If you’re in work, take a look at your desk. What do you see? Notepads, paper and stationery scattered across the place? Or a few orderly files, a cleaned-out coffee cup (on a coaster) and a well pruned potted plant?Here’s a closer look at what your desk space says about your work – so even if you’re not operating a clear desk policy, don’t worry: you might just be a creative genius. Judge and dread Cleanliness matters: research carried out by digital marketing software company Marketo found that 57 per cent of American workers admit that they judge co-workers based on how clean – or how dirty – they keep their desks. Nearly half of all those asked admitting that they have been ‘appalled’ by the messiness of certain colleagues. The same study found that 90 per cent of workers believe clutter has a negative impact on the work, with 77 per cent saying that it negatively affects their productivity. Perhaps now is the time to have that clear out. A riot of ideas Or perhaps not. Psychological scientists at the University of Minnesota found that a messy setting can have positive outcomes, particularly when it comes to creativity. They asked participants in a study to come up with new uses for table tennis balls. In a messy room, the ideas people came up with were judged to be more interesting and original than by those who generated ideas while sat in a tidy office space. Kathleen Vohs, who was part of the team of research scientists, believes their findings suggest that being in a messy room encourages creativity. “Disorderly environments seem to inspire breaking free of tradition, which can produce fresh insights,” she concludes.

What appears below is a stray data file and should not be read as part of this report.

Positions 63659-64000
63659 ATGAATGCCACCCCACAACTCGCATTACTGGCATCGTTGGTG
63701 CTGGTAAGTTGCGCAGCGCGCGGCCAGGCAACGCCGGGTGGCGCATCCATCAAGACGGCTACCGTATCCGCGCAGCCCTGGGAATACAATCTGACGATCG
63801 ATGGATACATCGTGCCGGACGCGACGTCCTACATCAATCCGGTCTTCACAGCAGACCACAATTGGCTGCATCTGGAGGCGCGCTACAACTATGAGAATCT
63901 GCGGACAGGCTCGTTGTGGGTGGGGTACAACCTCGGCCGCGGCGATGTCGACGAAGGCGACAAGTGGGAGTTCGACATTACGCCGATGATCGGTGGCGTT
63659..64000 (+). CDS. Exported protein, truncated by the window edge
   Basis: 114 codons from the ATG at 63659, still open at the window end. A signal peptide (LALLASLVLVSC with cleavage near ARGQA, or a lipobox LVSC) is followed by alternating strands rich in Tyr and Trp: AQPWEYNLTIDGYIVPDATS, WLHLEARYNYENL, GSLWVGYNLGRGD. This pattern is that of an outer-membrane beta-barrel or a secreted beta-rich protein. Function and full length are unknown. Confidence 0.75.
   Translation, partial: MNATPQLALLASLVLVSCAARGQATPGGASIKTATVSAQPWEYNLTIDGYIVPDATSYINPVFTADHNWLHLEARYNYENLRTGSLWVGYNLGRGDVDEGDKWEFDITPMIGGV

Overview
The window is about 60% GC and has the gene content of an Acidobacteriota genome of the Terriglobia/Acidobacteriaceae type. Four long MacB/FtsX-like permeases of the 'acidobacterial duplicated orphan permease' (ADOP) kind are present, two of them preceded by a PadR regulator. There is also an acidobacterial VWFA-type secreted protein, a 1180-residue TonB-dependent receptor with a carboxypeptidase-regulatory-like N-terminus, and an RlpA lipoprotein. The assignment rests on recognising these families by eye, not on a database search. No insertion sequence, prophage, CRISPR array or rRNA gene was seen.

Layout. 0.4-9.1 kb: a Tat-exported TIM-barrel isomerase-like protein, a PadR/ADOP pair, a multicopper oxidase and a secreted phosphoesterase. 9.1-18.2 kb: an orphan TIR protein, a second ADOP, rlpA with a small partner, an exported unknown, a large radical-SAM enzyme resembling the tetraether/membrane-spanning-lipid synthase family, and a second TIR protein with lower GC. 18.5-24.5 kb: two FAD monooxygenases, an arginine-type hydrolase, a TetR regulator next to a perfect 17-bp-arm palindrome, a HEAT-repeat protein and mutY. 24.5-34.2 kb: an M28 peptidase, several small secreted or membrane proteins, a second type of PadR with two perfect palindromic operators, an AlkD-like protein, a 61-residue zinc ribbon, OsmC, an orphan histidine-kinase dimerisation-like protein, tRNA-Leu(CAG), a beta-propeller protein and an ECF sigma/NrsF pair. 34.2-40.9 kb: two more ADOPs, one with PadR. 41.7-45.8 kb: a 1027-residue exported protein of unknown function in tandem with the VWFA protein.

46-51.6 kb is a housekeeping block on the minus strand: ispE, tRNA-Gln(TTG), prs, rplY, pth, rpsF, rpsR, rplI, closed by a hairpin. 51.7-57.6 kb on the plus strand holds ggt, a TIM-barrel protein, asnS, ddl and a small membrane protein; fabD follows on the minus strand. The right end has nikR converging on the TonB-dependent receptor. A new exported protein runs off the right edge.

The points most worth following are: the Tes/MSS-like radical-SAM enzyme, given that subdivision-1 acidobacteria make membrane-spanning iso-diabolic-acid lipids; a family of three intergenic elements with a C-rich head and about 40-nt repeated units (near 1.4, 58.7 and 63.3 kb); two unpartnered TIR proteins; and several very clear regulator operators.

Read more on the office environment:
- How your office space can be adapted to attract new graduate talent
- Piers Linney: Despite tech surge and scaremongering, the office still has life in it
- The 50 methods office workers use to relieve stress – any of them sound familiar?
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